The frequent consumption of soft drinks could be a contributing factor for aggressive behavior in children over time, a recent study finds. The findings, released by the University of Alabama, appeared in the Journal of Adolescent Health.
To predict the risk of aggression or other behavioral problems over time, researchers initiated assessments on more than 5,000 children and their caregivers. Both the caregivers and the children were assessed when the young participants were at age 11, 13, and 16.
Aside from aggressive behavior, the children were also tasked with self-reporting depressive symptoms after frequent consumption of soft drinks.
“At each time point, youth reported on their frequency of consuming soft drinks, aggressive behavior, and depressive symptoms,” the co-authors detailed in the journal.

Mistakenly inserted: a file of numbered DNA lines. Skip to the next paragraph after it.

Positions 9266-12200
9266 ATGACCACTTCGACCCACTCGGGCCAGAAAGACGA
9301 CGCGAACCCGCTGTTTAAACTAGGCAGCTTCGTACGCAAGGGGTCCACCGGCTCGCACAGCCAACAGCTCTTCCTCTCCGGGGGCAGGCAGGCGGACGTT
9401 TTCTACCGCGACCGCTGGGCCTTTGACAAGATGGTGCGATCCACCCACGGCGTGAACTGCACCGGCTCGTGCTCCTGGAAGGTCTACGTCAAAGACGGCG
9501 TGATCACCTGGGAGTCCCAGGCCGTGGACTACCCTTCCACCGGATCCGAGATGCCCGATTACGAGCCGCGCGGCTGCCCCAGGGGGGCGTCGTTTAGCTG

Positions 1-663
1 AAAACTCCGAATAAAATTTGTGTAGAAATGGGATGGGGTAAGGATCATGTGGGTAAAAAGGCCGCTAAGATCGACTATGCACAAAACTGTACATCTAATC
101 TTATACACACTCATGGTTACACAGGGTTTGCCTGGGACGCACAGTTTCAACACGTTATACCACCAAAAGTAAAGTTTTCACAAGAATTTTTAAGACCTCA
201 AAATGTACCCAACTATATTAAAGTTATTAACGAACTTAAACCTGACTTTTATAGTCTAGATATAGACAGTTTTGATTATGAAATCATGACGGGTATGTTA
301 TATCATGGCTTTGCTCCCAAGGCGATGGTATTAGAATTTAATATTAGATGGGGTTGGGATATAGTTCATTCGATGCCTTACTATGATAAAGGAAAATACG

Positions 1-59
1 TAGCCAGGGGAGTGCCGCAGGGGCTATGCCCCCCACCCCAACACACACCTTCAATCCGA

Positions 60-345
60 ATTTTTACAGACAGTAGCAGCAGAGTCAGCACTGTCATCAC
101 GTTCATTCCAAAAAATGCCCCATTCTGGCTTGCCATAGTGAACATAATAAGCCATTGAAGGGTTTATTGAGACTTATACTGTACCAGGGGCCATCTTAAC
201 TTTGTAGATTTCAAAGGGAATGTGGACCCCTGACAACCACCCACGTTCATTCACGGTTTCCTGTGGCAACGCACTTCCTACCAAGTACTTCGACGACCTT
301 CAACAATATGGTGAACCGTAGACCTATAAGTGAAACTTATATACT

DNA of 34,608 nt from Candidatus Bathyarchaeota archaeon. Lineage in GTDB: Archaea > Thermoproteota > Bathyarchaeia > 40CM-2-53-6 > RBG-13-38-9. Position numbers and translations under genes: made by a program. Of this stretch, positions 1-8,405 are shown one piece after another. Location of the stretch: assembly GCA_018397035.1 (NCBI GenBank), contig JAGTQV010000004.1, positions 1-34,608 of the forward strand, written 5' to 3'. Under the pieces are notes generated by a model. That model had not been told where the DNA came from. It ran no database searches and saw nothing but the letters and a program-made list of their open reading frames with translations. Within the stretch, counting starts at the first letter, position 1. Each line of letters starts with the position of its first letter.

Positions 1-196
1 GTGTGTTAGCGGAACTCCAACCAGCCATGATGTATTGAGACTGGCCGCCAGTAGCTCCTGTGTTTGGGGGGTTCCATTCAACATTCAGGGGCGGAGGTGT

“An autoregressive cross-lagged path model tested reciprocal relationships between soft drink consumption, aggressive behavior, and depressive symptoms over time.”
From their findings, researchers determined that an increase of frequent soda-based consumption resulted in more aggressive behavior and potential depressive symptoms between the ages of 11 and 13.
Due to the results indicating no strong correlation between frequent consumption of soft drinks and depressive symptoms in children, researchers note that soft drinks likely do not contribute to the onset of depression.
“There is no evidence for soft drink consumption contributing to adolescents’ depression,” the findings concluded. “Future research should examine longitudinal effects over shorter intervals.”